Filmmaker Charged for Talking with Prisoner
SYDNEY (MEAA/IFEX/Pacific Media Watch): Australia's media union has called on the Queensland Director of Public
Prosecutions and the Director General of the state's Corrective Services Department to drop the charges levelled at
highly respected journalist and filmmaker Anne Delaney.
Earlier this year Delaney was charged with conducting an illegal interview with a Queensland prisoner under a
potentially unconstitutional section of the Queensland Corrective Services Act.
The law prohibits anyone from interviewing or photographing prisoners without permission.
"In terms of the bigger picture, any law that allows a senior public service bureaucrat to stop public scrutiny of
prisons is dangerously undemocratic and should be repealed," said Media, Entertainment and Arts Alliance federal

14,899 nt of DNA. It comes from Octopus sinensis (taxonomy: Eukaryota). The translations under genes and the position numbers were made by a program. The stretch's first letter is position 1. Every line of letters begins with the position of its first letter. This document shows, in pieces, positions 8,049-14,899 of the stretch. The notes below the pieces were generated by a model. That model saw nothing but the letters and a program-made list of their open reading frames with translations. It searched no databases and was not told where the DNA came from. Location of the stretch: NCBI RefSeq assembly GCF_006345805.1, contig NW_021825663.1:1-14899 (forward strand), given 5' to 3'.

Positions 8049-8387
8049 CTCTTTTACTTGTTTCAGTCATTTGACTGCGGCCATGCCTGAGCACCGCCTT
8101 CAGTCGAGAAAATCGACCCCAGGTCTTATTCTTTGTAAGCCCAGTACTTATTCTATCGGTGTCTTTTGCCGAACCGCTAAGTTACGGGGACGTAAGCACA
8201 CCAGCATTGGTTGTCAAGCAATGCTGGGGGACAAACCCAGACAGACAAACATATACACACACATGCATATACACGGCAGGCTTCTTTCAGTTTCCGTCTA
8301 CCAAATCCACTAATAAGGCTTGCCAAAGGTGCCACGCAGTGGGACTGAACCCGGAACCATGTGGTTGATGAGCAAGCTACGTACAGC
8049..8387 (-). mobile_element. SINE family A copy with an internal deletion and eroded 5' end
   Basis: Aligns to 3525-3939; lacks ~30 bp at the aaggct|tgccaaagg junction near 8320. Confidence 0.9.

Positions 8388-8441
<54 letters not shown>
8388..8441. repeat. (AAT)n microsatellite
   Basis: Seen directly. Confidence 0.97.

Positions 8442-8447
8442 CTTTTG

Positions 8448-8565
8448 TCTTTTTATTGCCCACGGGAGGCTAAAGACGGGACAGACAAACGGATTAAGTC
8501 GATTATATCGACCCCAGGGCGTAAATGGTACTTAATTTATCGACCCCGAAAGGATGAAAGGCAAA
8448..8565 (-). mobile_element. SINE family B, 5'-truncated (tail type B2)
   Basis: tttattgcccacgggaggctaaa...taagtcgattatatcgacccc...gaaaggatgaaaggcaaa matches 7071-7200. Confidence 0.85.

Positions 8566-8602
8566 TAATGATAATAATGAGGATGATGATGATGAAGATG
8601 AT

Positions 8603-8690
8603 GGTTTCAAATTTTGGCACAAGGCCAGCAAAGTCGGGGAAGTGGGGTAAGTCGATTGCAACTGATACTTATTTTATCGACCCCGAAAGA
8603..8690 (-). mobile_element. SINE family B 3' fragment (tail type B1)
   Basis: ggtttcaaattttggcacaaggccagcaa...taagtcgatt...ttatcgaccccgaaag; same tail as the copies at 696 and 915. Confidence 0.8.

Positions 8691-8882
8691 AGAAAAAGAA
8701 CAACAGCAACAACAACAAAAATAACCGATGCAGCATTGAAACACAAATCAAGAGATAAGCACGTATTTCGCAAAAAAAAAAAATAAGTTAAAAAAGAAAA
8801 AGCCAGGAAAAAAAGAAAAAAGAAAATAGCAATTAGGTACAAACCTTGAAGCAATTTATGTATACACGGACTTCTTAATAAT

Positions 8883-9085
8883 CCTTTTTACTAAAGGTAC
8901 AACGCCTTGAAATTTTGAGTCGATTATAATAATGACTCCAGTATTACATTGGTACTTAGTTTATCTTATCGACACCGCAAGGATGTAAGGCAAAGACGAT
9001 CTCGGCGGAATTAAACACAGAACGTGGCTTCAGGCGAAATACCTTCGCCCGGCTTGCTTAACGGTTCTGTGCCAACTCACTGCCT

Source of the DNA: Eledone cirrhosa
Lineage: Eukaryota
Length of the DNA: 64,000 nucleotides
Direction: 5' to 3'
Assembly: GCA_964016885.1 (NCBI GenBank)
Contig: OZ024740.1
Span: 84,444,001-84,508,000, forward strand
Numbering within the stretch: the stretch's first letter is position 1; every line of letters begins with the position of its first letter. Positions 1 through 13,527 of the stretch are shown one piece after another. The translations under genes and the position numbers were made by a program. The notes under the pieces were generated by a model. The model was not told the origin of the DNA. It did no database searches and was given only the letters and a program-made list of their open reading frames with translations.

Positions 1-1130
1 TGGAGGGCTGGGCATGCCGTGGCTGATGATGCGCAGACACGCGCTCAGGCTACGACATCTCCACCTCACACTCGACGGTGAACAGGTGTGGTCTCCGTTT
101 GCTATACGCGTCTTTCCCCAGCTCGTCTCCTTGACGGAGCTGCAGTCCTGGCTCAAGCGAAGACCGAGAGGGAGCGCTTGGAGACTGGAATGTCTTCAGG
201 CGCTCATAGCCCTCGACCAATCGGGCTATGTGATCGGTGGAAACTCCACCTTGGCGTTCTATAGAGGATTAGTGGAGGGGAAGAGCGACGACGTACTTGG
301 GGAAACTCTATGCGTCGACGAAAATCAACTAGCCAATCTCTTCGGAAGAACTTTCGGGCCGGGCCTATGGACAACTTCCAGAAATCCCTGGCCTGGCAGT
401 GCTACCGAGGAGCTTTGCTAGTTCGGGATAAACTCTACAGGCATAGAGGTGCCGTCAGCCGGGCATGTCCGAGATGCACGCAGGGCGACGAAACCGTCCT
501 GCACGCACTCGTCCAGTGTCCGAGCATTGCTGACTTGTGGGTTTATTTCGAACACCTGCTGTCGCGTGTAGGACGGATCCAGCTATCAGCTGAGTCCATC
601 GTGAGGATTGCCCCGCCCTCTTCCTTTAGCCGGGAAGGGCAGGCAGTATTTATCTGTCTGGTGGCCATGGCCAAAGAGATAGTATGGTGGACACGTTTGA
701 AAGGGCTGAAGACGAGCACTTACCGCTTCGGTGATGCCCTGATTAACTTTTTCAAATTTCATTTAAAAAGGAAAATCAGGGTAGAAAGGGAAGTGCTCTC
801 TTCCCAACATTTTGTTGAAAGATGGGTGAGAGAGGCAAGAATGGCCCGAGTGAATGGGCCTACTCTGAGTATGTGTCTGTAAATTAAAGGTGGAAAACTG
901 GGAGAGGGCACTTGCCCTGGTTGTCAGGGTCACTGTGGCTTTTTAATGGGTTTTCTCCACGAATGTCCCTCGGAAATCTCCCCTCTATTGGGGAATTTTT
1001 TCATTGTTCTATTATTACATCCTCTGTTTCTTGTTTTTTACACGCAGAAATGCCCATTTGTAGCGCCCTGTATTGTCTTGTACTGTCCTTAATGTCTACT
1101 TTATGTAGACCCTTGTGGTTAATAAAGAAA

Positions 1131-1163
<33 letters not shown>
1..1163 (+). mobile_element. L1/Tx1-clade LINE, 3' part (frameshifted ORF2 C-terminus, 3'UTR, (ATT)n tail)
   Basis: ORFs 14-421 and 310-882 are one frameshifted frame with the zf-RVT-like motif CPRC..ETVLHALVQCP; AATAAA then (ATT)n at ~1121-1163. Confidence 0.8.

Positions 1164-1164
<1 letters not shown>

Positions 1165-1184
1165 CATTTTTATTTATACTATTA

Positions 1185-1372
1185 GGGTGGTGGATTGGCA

secretary, Christopher Warren.
The case against Ms Delaney is highly contentious. At the time of her apprehension she was visiting a prisoner to
establish whether there were grounds for a film on a possible miscarriage of justice. During the visit she did not
conduct a formal interview. There was no notebook, pen or tape recorder.
The Alliance knows of at least two other journalists who have been found guilty of an offence under this section the
"Journalists shrouded in the constant threat of repressive laws such as this cannot do their jobs effectively. They
cannot question, investigate or reveal information in the public interest. And that is a death sentence for democracy,"
"Queensland's recent history highlights that responsible journalism is a vital weapon against systemic corruption. The
Fitzgerald Inquiry proved that.
"The Alliance calls on the Queensland Government to repeal this section 100 of the Queensland Corrective Services Act
that gags journalists and restricts free speech."
* The Media Alliance represents more than 10,000 media workers across Australia.